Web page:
Why Krugman and Stiglitz remain attached to mainstream economics
“Little in the discipline has changed in the wake of the crisis. Mirowski thinks that this is at least in part a result of the impotence of the loyal opposition those economists such as Joseph Stiglitz or Paul Krugman who attempt to oppose the more viciously neoliberal articulations of economic theory from within the camp of neoclassical economics. Though Krugman and Stiglitz have attacked concepts like the efficient markets hypothesis … Mirowski argues that their attempt to do so while retaining the basic theoretical architecture of neoclassicism has rendered them doubly ineffective.
“First, their adoption of the battery of assumptions that accompany most neoclassical theorizing about representative agents, treating information like any other commodity, and so on — make it nearly impossible to conclusively rebut arguments like the efficient markets hypothesis. Instead, they end up tinkering with it, introducing a nuance here or a qualification there … Stiglitz’s and Krugman’s arguments, while receiving circulation through the popular press, utterly fail to transform the discipline. “ Paul Heideman.
Despite all their radical rhetoric, Krugman and Stiglitz are — where it really counts — nothing but die-hard mainstream economists, just like Robert Lucas, Greg Mankiw or Milton Friedman.
The only economic analysis that Krugman and Stiglitz -like other mainstream economists -accept is the one that takes place within the analytic formalistic modelling strategy that makes up the core of mainstream economics. All models and theories that do not live up to the precepts of the mainstream methodological canon are pruned. You’re free to take your models -not using (mathematical) models at all is considered totally unthinkable -and apply them to whatever you want -as long as you do it within the mainstream approach and its modelling strategy. If you do not follow this particular mathematical deductive analytical formalism you’re not even considered doing economics. ‘If it isn’t modelled, it isn’t economics.’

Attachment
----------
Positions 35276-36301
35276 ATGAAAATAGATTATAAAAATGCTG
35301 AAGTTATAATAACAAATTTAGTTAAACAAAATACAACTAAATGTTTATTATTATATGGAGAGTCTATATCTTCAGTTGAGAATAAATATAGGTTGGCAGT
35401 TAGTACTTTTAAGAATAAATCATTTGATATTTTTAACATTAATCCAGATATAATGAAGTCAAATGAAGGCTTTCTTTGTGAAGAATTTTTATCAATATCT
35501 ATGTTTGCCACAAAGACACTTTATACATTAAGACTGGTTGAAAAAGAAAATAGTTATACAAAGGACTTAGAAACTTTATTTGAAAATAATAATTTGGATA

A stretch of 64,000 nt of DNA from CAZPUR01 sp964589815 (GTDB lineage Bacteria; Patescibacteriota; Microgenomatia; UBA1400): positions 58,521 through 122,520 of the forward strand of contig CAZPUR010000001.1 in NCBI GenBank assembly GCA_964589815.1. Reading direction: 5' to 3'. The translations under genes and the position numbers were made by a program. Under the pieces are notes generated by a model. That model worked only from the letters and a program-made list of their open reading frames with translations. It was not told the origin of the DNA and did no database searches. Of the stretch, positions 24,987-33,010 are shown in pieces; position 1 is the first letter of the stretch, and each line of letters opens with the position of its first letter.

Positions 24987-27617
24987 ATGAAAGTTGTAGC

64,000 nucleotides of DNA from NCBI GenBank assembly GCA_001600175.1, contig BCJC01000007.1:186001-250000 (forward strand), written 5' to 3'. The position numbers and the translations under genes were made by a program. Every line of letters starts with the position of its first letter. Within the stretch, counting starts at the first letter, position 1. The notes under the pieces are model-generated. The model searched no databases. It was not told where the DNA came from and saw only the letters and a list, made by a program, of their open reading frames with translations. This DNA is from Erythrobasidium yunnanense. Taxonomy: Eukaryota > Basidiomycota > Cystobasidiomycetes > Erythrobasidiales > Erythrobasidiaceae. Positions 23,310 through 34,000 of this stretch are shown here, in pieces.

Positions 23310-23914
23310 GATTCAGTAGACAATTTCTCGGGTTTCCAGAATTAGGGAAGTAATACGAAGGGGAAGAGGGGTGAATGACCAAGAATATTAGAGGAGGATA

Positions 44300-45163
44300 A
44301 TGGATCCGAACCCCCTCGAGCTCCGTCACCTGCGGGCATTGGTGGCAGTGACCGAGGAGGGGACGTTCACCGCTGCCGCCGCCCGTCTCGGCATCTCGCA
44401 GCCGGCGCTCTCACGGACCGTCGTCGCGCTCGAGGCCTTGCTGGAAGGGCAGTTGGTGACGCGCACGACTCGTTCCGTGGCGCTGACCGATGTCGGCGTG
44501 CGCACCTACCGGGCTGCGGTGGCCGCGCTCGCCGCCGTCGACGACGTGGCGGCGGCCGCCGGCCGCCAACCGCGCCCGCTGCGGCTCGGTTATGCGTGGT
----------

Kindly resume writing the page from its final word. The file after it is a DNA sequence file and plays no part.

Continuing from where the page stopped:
That isn’t pluralism. That’s a methodological reductionist straightjacket.
Notwithstanding that we have seen a proliferation of models, it has almost exclusively taken place as a kind of axiomatic variation within the standard ‘Urmodell’, which is always used as a self-evident benchmark.
Krugman and Stiglitz want to purvey the view that the proliferation of economic models during the last twentythirty years is a sign of great diversity and an abundance of new ideas. But it’s not that simple.
Although mainstream economists like to portray mainstream economics as an open and pluralistic ‘let a hundred flowers bloom,’ in reality, it is rather ‘plus ça change, plus c’est la même chose.’
Applying closed analytical-formalist mathematical-deductivist-axiomatic models, built on atomistic-reductionist assumptions to a world assumed to consist of atomistic-isolated entities, is a sure recipe for failure when the real world is known to be an open system where complex and relational structures and agents interact. Validly deducing things in models of that kind doesn’t help us understand or explain what is taking place in the real world we live in. Validly deducing things from patently unreal assumptions that we all know are purely fictional makes most of the modelling exercises pursued by mainstream economists rather pointless. It’s not the stuff that real understandings and explanations in science are made of. Just telling us that the plethora of mathematical models that make up modern economics “expand the range of the discipline’s insights” is nothing short of hand waving.
No matter how many thousands of technical working papers or models mainstream economists come up with, as long as they are just ‘wildly inconsistent’ axiomatic variations of the same old mathematical-deductive ilk, they will not take us a single inch closer to giving us relevant and usable means to further our understanding and possible explanations of real economies.
Source: Lars Syll blog, 30 April, 2023
Additional editorial comment: Although we recognize that Stiglitz is still anchored in at least some aspects of mainstream economic theory, he is at least more realistic and honest in what mainstream theory offers us than Krugman is. See:
The individualism of current economic theory is manifest in the purely self-interested behaviour it generally assumes. It has no real place for fairness, malevolence, and benevolence, nor for the preservation of human life or any other moral concern.
Even if we could grow our way out of the crisis and delay the inevitable and painful reconciliation of virtual and real wealth, there is the question of whether this would be a wise thing to do. Marginal costs of additional growth in rich countries, such as global warming, biodiversity loss and roadways choked with cars, now likely exceed marginal benefits of a little extra consumption. The end result is that promoting further economic growth makes us poorer, not richer.
Presumably, technology has made man increasingly independent of his environment. But, in fact, technology has merely substituted non-renewable resources for renewables, which is more an increase than a decrease in dependence.
-Herman E. Daly